This week’s reading continues the story of Yosef who is one of the most impressive characters in the Torah. Though he faced incredible challenges, he remained strong, focused, dedicated, and faithful in circumstances that would strain anyone’s spirituality.
His mother died when he was young; his father showered him with preferential love but that drew forth hatred and jealousy from his brothers. His own siblings conspired to murder him, then sold him into slavery instead. As a boy of 17, he was literally ‘carted’ off to a strange land among a strange people and a foreign language to perform the lowliest of tasks for a master. His boss’s wife tried to seduce him than had him imprisoned on false charges when he refused her. And yet, he never lost his faith, nor his dignity. How would you or I have handled all of this?
His trust in God is unshakeable. He speaks fearlessly of the one true God to Potiphar’s wife, an idolater. He speaks just as fearlessly of God to his fellow inmates in the prison as even to his own brothers when they do not recognize him in his Egyptian garb.
Perhaps most significantly, he speaks of the God of Israel to Pharaoh, who himself claims to be a god. Yosef’s life could well have been on the line; he could have chosen to be ‘politically correct’ in order to gain favor with the Pharaoh. But he doesn’t. He is utterly honest and direct.
He claims no credit for his ability to interpret dreams, but gives the praise to his God who knows everything and has enlightened Yosef to the meaning of Pharaoh’s dream. It was a risky statement to make, but Yosef is uncompromising.
Yosef speaks of God’s presence in every situation and God’s reward is obvious: God is clearly with him in all he does. Everyone around him sees it, from Pharaoh to the lowliest Egyptian. Yosef recognizes God’s hand in daily life, and, through Yosef, the hand of God is revealed to others, who recognize that God is the secret of Yosef’s success. Yosef accomplishes something amazing: he succeeds in bringing God Himself into the bitter exile in Egypt: God is with him in the House of Potiphar, God is with him in prison, and God is with him when he enters the palace.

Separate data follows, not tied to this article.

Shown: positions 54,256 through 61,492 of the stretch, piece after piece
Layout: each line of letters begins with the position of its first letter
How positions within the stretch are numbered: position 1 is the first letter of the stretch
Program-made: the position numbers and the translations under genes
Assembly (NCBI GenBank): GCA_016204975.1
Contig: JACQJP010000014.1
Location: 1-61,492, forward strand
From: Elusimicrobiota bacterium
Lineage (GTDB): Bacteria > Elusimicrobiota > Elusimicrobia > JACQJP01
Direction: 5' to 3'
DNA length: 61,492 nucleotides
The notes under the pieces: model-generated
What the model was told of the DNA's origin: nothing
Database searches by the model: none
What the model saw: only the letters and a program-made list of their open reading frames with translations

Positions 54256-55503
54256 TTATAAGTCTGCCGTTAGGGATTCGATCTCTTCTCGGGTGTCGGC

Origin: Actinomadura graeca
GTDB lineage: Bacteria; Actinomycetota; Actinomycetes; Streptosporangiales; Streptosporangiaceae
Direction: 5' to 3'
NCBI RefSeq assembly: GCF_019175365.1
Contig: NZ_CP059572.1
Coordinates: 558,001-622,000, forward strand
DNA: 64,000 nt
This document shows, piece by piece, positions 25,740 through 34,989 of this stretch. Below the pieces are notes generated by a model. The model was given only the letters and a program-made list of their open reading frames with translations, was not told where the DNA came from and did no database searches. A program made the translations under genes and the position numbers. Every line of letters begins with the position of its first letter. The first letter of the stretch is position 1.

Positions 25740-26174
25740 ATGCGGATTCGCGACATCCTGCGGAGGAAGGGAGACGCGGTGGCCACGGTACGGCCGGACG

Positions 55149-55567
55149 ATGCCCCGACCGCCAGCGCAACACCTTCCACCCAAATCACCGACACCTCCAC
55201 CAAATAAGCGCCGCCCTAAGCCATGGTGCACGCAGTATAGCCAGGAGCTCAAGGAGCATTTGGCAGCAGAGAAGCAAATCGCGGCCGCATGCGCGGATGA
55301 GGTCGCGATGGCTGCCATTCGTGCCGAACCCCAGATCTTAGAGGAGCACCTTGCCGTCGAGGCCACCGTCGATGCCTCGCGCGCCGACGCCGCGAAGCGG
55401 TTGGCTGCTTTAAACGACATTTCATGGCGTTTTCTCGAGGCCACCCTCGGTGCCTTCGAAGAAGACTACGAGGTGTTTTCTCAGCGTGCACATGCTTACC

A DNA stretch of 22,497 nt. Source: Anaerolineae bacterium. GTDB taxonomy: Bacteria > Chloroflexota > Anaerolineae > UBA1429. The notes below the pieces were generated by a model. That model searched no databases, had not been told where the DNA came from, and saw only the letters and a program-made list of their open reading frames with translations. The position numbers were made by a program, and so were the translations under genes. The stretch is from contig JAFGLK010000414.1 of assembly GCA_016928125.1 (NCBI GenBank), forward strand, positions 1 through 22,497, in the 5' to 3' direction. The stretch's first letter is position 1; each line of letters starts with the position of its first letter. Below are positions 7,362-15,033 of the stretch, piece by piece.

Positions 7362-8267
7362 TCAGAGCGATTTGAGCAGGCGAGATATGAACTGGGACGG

Towards the end of his story we learn that Yosef even recognizes that God was with him when he was betrayed by his brothers. When he reveals himself to them, Yosef declares that it was not they but God who brought him to Egypt.
In only one instance does it seem that Yosef experienced a moment of weakness: one moment when he complains and sounds like a victim. Yosef explains the dream of the wine steward, and so much more. It is God, Yosef explains, who controls the world; it is God who has revealed the dream, and it is God who will set him free. Yet, even after this inspiring message, Yosef pleads with his fellow inmate to remember him and to help him leave his prison cell.
If God is so real to him, why would Yosef turn to a fellow prisoner for help? Asking the steward for help was out of character for the young Hebrew slave.
Is this why Yosef languished in prison an extra two years? His “crime” was not that he attempted to free himself, but that he yielded to a momentary lapse of faith. Only when Yosef, in a moment of weakness, describes himself as a victim of human injustice and pleads for the wine steward’s help, does he actually become a victim.
This single lapse of faith was immediately rectified when Yosef stood before Pharaoh. When Yosef’s faith and vision are renewed, when he reminds himself – and Pharaoh, and all of Egypt – that God is supreme over all, Yosef is elevated to a position of power. He is the victor rather than the victim.
In Tune with Torah this week = Yosef’s example teaches us that even in the most difficult of situations, FAITH clings to the truth that God engineers every event of our lives for our ultimate good. We are not “victims”, but living testaments to God’s power and ultimate kindness if we will be respond to our circumstances with the faith of a Yosef.